Date of Award
School of Education
Dr. Peggy Hickman
Research has shown that although habits are easier to instill in the early years of children due to the neuroplasticity of the brain, new research has shown that the brains of older children retain the capacity for rewiring and change in habits (Costa & Kallick, 2014). For students with learning disabilities and special education teachers, it is well known that the delivery of instruction needs to accommodate the learning ability. As students with learning disabilities progress through school the goal is to develop successful habits of mind that are necessary to compete in the 21st century. Through researching the habits of mind developed by Costa & Kallick and special education, it would seem logical to study the perceptions of special education teachers and students with learning disabilities on utilizing the habits of mind in the classroom. This mixed method research study gathered data through journaling, focus groups, interviews, and rating scales. Findings from this phenomenological, mixed methods action research study included an increase in awareness of the habits of mind gained from both teachers and students through self-reflection, ability to enhance subject area material, and recognize the global nature of the habits within their lives.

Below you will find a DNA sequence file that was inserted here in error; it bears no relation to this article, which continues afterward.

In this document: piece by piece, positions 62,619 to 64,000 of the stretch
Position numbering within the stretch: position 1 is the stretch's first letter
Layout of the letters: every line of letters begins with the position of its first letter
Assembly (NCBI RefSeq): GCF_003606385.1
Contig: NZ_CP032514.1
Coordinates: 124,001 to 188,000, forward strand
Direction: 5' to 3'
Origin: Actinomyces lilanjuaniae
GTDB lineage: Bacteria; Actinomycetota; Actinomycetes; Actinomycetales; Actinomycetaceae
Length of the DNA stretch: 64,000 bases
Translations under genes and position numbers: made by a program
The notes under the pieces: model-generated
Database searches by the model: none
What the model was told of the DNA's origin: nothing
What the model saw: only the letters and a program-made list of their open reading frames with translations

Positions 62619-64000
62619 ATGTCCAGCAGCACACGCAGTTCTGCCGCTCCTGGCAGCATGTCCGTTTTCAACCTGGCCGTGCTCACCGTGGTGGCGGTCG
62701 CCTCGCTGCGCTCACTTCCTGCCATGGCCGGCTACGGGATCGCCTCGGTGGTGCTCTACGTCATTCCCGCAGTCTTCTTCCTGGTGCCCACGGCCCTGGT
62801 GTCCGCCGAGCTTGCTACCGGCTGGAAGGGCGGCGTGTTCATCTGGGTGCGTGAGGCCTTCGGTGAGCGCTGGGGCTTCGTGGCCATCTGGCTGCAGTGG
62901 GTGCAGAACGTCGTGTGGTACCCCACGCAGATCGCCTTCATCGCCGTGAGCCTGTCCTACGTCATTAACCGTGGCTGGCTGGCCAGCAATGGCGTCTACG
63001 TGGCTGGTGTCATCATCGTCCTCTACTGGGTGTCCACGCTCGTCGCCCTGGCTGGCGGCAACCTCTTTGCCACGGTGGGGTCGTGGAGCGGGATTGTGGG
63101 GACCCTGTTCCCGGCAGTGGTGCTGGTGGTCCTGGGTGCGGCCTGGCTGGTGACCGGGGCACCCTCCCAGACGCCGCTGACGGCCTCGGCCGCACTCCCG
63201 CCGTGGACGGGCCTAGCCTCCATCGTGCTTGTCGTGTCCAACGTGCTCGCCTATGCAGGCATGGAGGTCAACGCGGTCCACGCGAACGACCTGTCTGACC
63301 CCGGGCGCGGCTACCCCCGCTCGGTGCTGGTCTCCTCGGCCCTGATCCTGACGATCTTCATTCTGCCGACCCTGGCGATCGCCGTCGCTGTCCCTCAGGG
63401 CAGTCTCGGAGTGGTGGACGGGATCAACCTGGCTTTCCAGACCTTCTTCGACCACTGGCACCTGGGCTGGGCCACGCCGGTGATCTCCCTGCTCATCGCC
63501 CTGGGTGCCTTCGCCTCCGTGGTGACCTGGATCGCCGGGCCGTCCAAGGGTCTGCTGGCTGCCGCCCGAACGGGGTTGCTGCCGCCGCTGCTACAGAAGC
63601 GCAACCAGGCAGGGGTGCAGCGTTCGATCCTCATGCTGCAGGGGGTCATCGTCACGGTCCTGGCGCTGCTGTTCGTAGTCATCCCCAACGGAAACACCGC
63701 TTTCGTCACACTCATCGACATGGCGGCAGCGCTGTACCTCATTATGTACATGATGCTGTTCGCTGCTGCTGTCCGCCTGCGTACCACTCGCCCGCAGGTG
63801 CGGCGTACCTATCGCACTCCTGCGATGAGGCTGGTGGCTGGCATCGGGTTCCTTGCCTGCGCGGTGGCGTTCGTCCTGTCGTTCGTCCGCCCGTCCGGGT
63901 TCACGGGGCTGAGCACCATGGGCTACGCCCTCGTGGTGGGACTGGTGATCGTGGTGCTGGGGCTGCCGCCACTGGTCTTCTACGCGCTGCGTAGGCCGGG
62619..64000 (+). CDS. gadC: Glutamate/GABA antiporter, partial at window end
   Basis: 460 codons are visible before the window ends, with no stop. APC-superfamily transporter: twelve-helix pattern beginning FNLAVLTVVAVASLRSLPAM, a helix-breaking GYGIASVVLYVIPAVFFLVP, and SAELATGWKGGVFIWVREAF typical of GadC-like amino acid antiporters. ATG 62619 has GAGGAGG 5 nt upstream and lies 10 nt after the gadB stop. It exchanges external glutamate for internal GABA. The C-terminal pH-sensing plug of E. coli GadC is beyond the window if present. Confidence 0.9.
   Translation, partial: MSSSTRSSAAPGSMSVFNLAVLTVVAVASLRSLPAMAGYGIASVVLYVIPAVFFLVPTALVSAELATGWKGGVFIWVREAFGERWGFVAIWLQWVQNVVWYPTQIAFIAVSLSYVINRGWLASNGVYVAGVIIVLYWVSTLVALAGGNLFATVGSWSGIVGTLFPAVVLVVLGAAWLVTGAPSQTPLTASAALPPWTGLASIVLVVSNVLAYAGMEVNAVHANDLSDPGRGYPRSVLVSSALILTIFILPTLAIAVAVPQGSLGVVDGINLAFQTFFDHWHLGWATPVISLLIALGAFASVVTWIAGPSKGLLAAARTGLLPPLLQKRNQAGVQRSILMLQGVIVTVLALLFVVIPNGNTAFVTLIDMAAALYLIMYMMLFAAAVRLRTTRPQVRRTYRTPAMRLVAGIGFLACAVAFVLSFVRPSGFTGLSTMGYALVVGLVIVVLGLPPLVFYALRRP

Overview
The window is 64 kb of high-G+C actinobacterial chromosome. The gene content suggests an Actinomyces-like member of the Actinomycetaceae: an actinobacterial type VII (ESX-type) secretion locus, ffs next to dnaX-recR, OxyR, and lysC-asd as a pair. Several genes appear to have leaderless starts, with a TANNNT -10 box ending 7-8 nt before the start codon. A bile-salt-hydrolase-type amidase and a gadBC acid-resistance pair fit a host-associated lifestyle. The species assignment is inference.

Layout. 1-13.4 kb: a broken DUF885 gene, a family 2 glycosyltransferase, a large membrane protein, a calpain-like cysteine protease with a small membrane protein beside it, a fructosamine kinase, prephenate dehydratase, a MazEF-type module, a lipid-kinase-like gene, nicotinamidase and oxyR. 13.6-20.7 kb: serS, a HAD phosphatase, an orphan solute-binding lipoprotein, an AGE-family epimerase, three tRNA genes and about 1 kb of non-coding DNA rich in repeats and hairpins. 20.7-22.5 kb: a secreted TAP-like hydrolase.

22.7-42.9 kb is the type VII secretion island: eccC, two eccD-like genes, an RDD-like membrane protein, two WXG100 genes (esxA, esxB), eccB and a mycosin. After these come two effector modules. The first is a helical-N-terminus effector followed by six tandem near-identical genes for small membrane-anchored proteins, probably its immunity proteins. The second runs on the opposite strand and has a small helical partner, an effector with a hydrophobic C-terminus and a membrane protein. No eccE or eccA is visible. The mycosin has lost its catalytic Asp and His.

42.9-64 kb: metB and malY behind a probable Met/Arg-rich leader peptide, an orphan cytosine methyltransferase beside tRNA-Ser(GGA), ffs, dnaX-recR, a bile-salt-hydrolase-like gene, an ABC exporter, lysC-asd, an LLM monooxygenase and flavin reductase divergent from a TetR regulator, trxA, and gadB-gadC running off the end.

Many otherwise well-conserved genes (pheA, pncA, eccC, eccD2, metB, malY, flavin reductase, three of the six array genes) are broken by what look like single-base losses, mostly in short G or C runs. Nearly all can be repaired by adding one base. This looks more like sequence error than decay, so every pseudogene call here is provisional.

Vollrath, Daniel, "Developing Costa and Kallick’s Habits of Mind Thinking for Students with a Learning Disability and Special Education Teachers" (2016). Graduate Theses & Dissertations. 5.